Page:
My name is Jordon Taylor, and I currently teach 9th-12th grade Digital Photography, Digital Art I, and 3D Modeling at Commonwealth Connections Academy, a cyber charter school. I am in my 5th year at CCA, working out of our main office in Harrisburg PA where I also reside. Before teaching, I earned my BA in Fine Art and BSBA in Marketing from Shippensburg University. After graduation I worked as a graphic designer, and briefly lived in New Orleans before moving back to PA and earning my Art Ed certification.
I am a science teacher in central Ohio. I have taught online for the last four years, both at high school and college level. I currently teach biology, anatomy and physiology, and marine science to high school students. I have developed and taught oceanography courses for college students at Tiffin University. I am married and have 5 kids, 4 boys and 1 girl (she rules the roost!). I am very active, as are my kids, so we stay very busy. I am signed up to run a Warrior Dash when I return on June 1st, so I may be running laps on the ship! 🙂
I have been in love with the ocean ever since 4th grade because the school librarian would let me take home filmstrips of Jacques Cousteau and the deep-sea world. I was in awe of what was yet to be discovered. This interest, along with frequent visits to the Cal Academy in SF, prompted me to get a degree in Zoology from UC Davis. My passion for education came as a surprise my Jr. year in college, when I was randomly invited to serve as a math tutor at a summer school in Kent CT. This is where I met Sebastian, a challenging child that asked me “Why do you care so much? Nobody else does” after the umpteenth time of trying to positively redirect him away from sticking pencils into the fan and towards some basic algebra. He eventually got himself expelled from the program (not the first time he had been expelled), but his words have stuck and inspired me throughout my career.
I currently work on formal and informal programming at Deep Earth Academy to bring scientific ocean drilling science to students, teachers, and the public. My favorite part of my job is managing the School of Rock programs! Before coming to this job, I taught middle school and high school science and math, worked at the Museum of Paleontology at UC Berkeley on projects such as Explorations Through Time, the Understanding Evolution website, and Understanding Science website, and developed curriculum and museum materials for different folks. In my free time I work on efforts to bridge the gap between the science community, educators, and the public through the Coalition on the Public Understanding of Science. I love to travel, and because of my job and because my husband is a marine biologist, I have traveled to many great places to do science with a diversity of scientists. Other random stuff; one of my life goals is to run in every state in the US, and on every continent; I have two amazing kids; the Muppets absolutely terrify me and are banned from our house; I am not a sci-fi fan at all, but got obsessed with the new Battle Star Galactica series! 😉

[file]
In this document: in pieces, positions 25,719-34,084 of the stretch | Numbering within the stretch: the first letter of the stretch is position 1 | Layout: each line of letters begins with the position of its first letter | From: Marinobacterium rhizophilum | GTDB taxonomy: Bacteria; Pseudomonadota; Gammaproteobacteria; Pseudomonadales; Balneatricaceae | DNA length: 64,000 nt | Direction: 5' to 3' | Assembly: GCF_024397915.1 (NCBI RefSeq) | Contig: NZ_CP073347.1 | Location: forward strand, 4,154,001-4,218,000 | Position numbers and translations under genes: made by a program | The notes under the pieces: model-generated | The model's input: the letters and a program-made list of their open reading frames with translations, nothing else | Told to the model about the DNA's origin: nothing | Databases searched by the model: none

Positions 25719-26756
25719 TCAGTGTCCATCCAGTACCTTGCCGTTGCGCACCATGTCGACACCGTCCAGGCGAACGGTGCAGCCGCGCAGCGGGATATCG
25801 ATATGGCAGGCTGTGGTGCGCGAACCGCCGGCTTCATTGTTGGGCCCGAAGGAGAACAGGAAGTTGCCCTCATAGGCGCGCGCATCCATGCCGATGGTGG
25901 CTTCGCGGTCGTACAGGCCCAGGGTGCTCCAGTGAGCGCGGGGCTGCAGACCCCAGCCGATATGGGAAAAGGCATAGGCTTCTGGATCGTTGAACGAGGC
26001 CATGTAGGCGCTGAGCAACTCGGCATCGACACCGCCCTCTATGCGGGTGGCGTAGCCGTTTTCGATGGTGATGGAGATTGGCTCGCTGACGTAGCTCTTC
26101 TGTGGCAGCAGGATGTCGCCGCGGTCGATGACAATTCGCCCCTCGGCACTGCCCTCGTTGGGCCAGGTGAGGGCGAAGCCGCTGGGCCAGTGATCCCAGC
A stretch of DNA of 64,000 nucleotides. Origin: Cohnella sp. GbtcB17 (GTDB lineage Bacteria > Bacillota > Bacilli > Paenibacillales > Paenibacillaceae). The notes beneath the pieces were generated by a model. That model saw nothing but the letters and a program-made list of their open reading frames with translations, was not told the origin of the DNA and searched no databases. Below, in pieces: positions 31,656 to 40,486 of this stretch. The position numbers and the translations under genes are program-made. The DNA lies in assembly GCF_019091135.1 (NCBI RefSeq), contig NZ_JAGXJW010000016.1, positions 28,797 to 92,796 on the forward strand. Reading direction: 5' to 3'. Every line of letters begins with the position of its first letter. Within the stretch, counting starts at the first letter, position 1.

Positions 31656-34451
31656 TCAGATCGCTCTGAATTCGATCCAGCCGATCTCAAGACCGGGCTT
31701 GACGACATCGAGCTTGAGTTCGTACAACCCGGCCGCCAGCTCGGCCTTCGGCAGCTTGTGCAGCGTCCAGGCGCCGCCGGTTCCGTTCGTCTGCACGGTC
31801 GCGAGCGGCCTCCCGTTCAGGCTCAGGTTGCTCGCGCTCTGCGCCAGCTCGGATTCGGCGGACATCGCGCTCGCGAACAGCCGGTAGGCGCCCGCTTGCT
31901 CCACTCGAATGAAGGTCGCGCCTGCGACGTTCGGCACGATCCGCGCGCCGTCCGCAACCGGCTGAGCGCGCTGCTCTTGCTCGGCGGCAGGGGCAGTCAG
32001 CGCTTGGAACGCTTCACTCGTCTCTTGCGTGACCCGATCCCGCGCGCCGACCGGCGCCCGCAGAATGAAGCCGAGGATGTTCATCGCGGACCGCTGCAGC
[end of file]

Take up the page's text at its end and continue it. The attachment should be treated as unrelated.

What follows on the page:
The core of my job is to help Earth and environmental science teachers kick butt at their jobs. This will be my second JR Expedition, and I look forward to working with the educators aboard to help them kick butt, while they return the favor.
I’m the Senior Education Research Associate at the Paleontological Research Institution and its Museum of the Earth. What that means is I work in teacher professional development and curriculum materials development, and in research on the effectiveness of that work.
Before joining PRI in 2008, I’d worked as a high school science teacher and professor of science education. I’ve taught at Michigan State, Cornell, and Colgate Universities, Kalamazoo College, Norwich (New York) and Tapestry High Schools.
I still recall the fateful day as a freshman when I went to talk about jobs with a U.S. Forest Service employee and he mentioned two disciplines, hydrology and geology. It was at that moment that I came to appreciate that my love of playing in and observing the natural world could be assets in my studies. I promptly transferred from a small school in West Virginia to the University of Vermont and majored in geology. It was the right decision for me. From there I went directly to the University of Tennessee to work an M.S., which I earned in 1988 while working in environmental consulting. After a few more years of environmental work I moved on to UConn to work a Ph.D, finishing in 1998. My Ph.D. work focused on the structural history of the SW Japan margin.
Fast forward through postdocdom to 2004 when I joined the faculty of the Geoscience Department at Indiana University of Pennsylvania (IUP). Soon after starting at IUP, the Nankai Trough Seismogenic Zone Experiment (NanTroSEIZE) project commenced. I was honored to sail on the Chikyu as a Structural Geologist on IODP Expedition 315 in 2007. This was a logical extension of my work on the on-land structural history of SW Japan. In addition to SW Japn, I am working to understand the configuration of active faults in central Costa Rica and to constrain the crustal architecture of the Taiwan arc-continent collision. I continue to be active in the IODP, having recently completed a 3-year stint on the U.S. Advisory Committee and by serving yet again as a School of Rock instructor. Get ready for the SCIMPI SOR 2013!
I am a molecular biogeochemist and my research emphasizes the interaction of the active microbial community with the geochemical environment. Specifically, I am interested in the sulfur and iron biogeochemical cycling and sediment diagenesis. Through the use of geochemical techniques such as hard X‐ray fluorescence spectroscopy I have been able to characterize the solid sediment biogeochemistry. Additionally, I use molecular techniques such as RNA/DNA extraction, reverse transcription/PCR amplification, mRNA transcript quantification, and next generation sequencing to characterize the active microbial community. It is through these methods that I am trying to understand important questions for life in the subsurface: